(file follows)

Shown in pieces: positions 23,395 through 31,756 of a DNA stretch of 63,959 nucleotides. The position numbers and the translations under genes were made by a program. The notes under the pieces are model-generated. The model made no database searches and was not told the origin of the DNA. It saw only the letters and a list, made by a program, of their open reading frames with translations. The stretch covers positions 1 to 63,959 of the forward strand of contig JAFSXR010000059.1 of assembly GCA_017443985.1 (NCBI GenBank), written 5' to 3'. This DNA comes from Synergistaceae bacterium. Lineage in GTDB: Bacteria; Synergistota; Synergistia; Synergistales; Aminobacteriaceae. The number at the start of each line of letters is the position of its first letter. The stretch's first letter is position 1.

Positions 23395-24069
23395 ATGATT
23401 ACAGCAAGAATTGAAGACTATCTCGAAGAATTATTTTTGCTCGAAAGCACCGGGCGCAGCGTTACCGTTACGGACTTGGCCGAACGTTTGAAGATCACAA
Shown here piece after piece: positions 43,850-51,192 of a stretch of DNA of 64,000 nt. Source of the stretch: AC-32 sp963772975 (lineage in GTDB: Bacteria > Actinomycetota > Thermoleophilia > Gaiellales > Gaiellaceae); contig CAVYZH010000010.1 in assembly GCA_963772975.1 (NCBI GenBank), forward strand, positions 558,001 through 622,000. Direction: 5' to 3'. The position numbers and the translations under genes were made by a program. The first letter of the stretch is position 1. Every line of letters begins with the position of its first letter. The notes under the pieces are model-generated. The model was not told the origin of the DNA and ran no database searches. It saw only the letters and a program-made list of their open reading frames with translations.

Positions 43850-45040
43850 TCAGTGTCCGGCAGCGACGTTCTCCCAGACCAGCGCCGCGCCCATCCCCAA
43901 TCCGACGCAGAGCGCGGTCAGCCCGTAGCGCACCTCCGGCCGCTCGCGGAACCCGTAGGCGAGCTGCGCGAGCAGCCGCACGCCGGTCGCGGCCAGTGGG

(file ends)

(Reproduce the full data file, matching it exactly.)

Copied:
Shown in pieces: positions 23,395 through 31,756 of a DNA stretch of 63,959 nucleotides. The position numbers and the translations under genes were made by a program. The notes under the pieces are model-generated. The model made no database searches and was not told the origin of the DNA. It saw only the letters and a list, made by a program, of their open reading frames with translations. The stretch covers positions 1 to 63,959 of the forward strand of contig JAFSXR010000059.1 of assembly GCA_017443985.1 (NCBI GenBank), written 5' to 3'. This DNA comes from Synergistaceae bacterium. Lineage in GTDB: Bacteria; Synergistota; Synergistia; Synergistales; Aminobacteriaceae. The number at the start of each line of letters is the position of its first letter. The stretch's first letter is position 1.

Positions 23395-24069
23395 ATGATT
23401 ACAGCAAGAATTGAAGACTATCTCGAAGAATTATTTTTGCTCGAAAGCACCGGGCGCAGCGTTACCGTTACGGACTTGGCCGAACGTTTGAAGATCACAA
Shown here piece after piece: positions 43,850-51,192 of a stretch of DNA of 64,000 nt. Source of the stretch: AC-32 sp963772975 (lineage in GTDB: Bacteria > Actinomycetota > Thermoleophilia > Gaiellales > Gaiellaceae); contig CAVYZH010000010.1 in assembly GCA_963772975.1 (NCBI GenBank), forward strand, positions 558,001 through 622,000. Direction: 5' to 3'. The position numbers and the translations under genes were made by a program. The first letter of the stretch is position 1. Every line of letters begins with the position of its first letter. The notes under the pieces are model-generated. The model was not told the origin of the DNA and ran no database searches. It saw only the letters and a program-made list of their open reading frames with translations.

Positions 43850-45040
43850 TCAGTGTCCGGCAGCGACGTTCTCCCAGACCAGCGCCGCGCCCATCCCCAA
43901 TCCGACGCAGAGCGCGGTCAGCCCGTAGCGCACCTCCGGCCGCTCGCGGAACCCGTAGGCGAGCTGCGCGAGCAGCCGCACGCCGGTCGCGGCCAGTGGG